During the week of Oct. 19-24, the Nitze Scholars Program presented “What Democracy Looks Like: A Symposium on Environmental Action.” The symposium was organized by students Chelsea Howard-Foley, Jennifer Kunze, Travis Lear, and Emily Saari.
The four began to organize the symposium after deciding that they wanted to help the college and the community think about environmental issues and their roles in helping to solve them in new ways. “Emily, Chelsea, and I are very involved in the Student Environmental Action Coalition on campus and had just attended Power Shift, a national youth conference on environmental issues,” said Kunze, “and Travis is active in the administration’s Sustainability Committee. We thought a project about this common interest would be a good fit.”
The students contacted a variety of organizations and speakers and brought together a mix of people for the symposium. “Climate change and other environmental issues cannot be viewed as isolated problems,” saidEmily. “Their impacts can be seen in every aspect of society, from global, political, and economic decisions to the food on your family’s dinner table. We aim to reflect this breadth with the diversity of our guests.”
Though the first speaker, Elisa Young, arrived too late to give her scheduled Monday night talk, she held a discussion with students at breakfast the next morning. Young is a coalfield activist who founded Megis Citizens Action Now! and in 2006 received an international award from the Women of Peace Power Foundation.
On Tuesday, Oct. 20, political science professor Sahar Shafqat gave a talk entitled, “Turning the Tides: The Fisherfolk Community of Pakistan.” Her talk was followed by “Take Action,” a discussion led by Ethan Nuss, the Maryland Campaign Coordinator for the Chesapeake Climate Action Network (CCAN).
Shafqat described her work in Karachi, a seaside city in Pakistan and her hometown, during her time on sabbatical. While there, she helped the fisherfolk community organize against government oppression.
“I took Politics of Protest with Sahar Shafqat last spring and thought that she would bring a great perspective to the symposium,” said Howard-Foley.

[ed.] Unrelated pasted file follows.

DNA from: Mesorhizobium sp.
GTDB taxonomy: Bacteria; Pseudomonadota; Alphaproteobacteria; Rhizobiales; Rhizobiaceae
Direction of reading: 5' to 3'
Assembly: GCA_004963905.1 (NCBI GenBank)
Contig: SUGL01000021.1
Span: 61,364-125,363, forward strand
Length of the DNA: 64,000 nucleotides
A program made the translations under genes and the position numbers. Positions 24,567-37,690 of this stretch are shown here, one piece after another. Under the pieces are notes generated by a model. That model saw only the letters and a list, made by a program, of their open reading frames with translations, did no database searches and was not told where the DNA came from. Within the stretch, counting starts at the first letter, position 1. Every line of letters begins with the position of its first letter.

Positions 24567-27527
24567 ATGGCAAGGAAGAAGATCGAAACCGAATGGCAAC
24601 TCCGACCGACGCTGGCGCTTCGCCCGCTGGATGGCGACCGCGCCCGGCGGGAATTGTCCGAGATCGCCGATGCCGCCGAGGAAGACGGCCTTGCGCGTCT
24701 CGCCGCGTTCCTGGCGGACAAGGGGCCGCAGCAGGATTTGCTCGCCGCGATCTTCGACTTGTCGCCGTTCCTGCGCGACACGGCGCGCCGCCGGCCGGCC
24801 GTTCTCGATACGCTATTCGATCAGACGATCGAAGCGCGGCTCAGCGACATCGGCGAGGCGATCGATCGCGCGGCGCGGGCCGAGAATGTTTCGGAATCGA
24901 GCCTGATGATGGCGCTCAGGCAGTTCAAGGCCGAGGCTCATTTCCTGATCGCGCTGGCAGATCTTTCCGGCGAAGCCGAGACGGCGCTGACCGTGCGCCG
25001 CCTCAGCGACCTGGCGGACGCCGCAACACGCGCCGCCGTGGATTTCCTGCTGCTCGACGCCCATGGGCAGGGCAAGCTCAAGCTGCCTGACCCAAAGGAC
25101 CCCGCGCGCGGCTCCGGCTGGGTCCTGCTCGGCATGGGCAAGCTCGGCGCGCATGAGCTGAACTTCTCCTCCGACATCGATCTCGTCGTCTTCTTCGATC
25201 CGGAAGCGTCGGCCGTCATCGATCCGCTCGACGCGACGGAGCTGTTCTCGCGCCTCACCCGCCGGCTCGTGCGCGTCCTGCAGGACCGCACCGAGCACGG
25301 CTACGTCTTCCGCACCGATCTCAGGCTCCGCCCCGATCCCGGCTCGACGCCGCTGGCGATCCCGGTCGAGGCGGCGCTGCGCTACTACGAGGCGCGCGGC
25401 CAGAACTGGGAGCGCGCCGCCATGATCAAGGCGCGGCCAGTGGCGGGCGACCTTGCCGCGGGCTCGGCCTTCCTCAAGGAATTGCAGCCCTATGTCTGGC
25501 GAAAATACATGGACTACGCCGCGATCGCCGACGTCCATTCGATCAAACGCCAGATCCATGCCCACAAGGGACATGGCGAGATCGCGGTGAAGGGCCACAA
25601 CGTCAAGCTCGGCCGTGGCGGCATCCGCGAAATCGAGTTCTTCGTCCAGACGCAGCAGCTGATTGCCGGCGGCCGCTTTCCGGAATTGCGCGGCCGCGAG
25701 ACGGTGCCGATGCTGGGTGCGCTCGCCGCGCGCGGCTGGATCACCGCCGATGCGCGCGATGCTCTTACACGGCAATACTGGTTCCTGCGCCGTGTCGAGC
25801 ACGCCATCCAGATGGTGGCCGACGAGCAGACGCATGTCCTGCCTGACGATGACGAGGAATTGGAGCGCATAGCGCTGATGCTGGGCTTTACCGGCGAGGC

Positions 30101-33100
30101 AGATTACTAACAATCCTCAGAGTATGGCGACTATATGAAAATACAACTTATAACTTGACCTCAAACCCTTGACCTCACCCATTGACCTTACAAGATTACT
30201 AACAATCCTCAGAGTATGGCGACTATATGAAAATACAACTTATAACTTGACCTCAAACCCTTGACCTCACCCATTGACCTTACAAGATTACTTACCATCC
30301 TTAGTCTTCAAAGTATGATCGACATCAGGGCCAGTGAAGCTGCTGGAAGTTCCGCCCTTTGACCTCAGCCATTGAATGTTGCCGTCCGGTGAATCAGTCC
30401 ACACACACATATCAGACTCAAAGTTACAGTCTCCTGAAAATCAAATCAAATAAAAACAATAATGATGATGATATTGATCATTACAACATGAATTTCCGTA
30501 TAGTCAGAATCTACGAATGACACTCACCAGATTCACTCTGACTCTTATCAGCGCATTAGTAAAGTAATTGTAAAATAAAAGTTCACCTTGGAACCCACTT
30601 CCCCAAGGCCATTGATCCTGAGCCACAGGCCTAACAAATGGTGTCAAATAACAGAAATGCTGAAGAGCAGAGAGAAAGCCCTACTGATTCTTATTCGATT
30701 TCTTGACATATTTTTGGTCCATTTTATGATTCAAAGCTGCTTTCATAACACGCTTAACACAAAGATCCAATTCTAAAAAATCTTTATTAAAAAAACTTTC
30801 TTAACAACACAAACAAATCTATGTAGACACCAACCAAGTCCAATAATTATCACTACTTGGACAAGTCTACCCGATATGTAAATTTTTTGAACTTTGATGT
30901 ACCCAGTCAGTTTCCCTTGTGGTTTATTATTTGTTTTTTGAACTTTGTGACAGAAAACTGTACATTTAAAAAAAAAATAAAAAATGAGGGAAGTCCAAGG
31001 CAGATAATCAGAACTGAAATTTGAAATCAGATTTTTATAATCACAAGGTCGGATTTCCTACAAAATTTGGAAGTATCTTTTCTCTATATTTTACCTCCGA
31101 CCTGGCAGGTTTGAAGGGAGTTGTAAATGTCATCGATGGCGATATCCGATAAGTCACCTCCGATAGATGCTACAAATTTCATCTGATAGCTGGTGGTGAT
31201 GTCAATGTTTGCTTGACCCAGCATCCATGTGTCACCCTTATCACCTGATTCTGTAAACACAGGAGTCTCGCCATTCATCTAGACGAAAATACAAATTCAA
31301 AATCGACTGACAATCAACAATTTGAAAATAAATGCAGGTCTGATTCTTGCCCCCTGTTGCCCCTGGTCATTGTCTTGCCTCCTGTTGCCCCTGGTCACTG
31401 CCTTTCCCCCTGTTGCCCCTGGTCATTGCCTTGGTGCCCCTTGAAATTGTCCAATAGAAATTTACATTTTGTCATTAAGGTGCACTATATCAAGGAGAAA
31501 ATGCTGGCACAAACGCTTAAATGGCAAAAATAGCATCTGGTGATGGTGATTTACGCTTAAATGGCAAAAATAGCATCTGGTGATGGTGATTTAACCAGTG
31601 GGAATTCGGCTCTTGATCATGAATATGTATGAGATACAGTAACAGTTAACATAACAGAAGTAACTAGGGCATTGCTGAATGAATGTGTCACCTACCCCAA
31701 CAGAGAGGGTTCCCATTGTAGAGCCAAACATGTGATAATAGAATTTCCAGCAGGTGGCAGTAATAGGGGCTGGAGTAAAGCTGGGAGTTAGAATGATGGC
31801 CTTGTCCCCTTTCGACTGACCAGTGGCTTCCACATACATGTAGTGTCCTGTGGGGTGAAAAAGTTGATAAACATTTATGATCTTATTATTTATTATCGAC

Nuss, who worked as a student Regional Director and National Campus Coordinatior for 2020 Vision before joining CCAN, encouraged students to take action on environmental issues.
He showed pictures of a mountaintop removal site and asked students to “think of that one climate system that has sustained all of human history. That’s what we stand to lose.”
“He got everyone excited about what’s happening,” said junior Danny Ruthenberg-Marshall. “He spoke about how much hope he had… and he gave examples of why that hope is justified.”
On Thursday, Oct. 22, Chris Haw lectured on, “Renewing our Minds: How the Environmental Crisis is a Cultural Crisis and How We Might Change.” Haw is a theologian and a member of
Camden Houses, a multi-house community in Camden, New Jersey, and is an adjunct professor of religious studies at Cabrini College. He spoke about faith-based environmental initiatives and explained how environmental concerns fit into his every day life in his intentional Christian Community.
On Friday, Oct. 23, St. Mary’s alum Eric Hoffman discussed, “Democratizing our Food System.” He talked about the dangers associated with genetically modified foods and passed around a piece of genetically modified corn. Most of the talk was focused on the company Monsanto and the company’s monopoly on genetically modified seeds.
Hoffman wrote his senior thesis on U.S. food aid and policy and is currently a Policy Assistant for the National Family Farm Coalition and the Community Food Security Coalition. He works on Farm to School policy and local food politics.
On Saturday, Oct 24 about 15 students took the Solar Bus, a bus powered by vegetable oil, to Washington D.C. to participate in the 350.org international day of action. After traveling to Malcom X/Meridian Hill Park for a rally that included speakers and music, students marched alongside hundreds of other protestors to the White House in pouring down rain. Over 5,200 actions occurred in different communities across the globe to raise awareness about the unsafe levels of carbon dioxide in Earth’s atmosphere.
The symposium ended Saturday night with students watching the Pixar movie Wall-E in the Aldom Lounge.
“I think [the symposium] went really well,” said Kunze. “It felt really empowering to be part of something that big.”